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Non-starch polysaccharide degrading enzymes in poultry diets: influence of ingredients on the selection of activities*

Published online by Cambridge University Press:  18 September 2007

A. Chesson
Rowett Research Institute, Bucksburn, Aberdeen AB21 9SB, UK
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The use of non-starch polysaccharide (NSP) degrading enzymes as feed additives has consolidated around their application to barley- and wheat-based diets for broiler chicks. Only with this application has a good understanding of their mode of action been developed and reasons for their effectiveness established. Most of the effect of NSP degrading enzymes can be ascribed to reversing the increase in digesta viscosity caused by polysaccharides leached from grain cell walls. Because digesta viscosity is greatest in the youngest birds and decreases with age, the value of supplementary enzymes for older birds is limited to secondary and less well defined effects. These include the release of nutrients otherwise entrapped in the cellular matrix of the feed. Maize alone amongst the commonly used cereals does not appear to release soluble NSPs in amounts sufficient to produce a detectable depression in performance. However, maize is not a homogeneous commodity and for some samples this may not be the case. Use of NSP degrading enzymes with legume seeds can improve nitrogen retention but effects are generally small. The structures of the soyabean NSPs, particularly the pectic polysaccharides, appear unique and existing commercial formulations are not recognised to contain enzymes capable of their degradation. With the present knowledge of soyabean polysaccharide structure, more informed formulation of enzyme products for use with soyabean should enable better responses to be achieved. When coupled with the lesser response from maize, this could allow the effective use of enzyme additives with maize-soyabean diets.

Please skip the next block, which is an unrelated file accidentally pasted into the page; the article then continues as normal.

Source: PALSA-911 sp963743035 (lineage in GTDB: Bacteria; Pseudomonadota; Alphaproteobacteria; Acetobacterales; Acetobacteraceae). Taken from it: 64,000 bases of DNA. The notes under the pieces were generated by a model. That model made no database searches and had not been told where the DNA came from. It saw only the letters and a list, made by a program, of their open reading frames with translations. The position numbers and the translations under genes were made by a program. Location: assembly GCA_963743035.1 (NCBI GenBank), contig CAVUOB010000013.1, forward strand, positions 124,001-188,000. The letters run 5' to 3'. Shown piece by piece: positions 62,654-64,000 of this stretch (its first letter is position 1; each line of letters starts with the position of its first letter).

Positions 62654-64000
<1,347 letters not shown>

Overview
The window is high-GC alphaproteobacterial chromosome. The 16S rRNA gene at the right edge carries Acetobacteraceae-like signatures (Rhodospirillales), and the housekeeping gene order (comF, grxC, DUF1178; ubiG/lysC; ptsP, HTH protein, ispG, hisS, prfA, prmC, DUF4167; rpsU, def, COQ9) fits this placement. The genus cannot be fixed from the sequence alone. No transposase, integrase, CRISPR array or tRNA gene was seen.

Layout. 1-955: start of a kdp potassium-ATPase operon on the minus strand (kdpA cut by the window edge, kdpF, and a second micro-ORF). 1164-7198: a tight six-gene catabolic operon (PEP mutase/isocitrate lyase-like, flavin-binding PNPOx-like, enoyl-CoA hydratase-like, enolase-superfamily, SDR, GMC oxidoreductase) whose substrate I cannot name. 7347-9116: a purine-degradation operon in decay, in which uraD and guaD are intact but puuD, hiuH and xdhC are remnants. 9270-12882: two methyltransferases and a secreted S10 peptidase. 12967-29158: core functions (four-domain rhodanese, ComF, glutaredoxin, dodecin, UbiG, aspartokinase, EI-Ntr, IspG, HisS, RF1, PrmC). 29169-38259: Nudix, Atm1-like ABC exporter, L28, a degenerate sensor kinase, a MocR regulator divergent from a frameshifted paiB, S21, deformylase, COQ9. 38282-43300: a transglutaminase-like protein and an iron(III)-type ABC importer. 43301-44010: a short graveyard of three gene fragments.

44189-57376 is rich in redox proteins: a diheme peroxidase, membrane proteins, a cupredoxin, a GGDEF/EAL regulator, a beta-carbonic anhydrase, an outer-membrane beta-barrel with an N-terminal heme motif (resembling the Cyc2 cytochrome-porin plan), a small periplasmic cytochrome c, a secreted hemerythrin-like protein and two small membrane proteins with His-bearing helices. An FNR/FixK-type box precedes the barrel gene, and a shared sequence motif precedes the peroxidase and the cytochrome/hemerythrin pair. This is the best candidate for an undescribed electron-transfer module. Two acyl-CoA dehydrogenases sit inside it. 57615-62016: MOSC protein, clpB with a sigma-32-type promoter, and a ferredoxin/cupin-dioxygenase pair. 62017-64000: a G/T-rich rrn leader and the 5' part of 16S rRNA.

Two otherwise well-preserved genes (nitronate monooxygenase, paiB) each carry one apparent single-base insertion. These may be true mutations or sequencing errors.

Research Article
Copyright © Cambridge University Press 2001

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Originally presented at the XXI Worlds Poultry Congress with the title: ‘Non-starch polysaccharide degrading enzymes in poultry diets: types and methods of action”.


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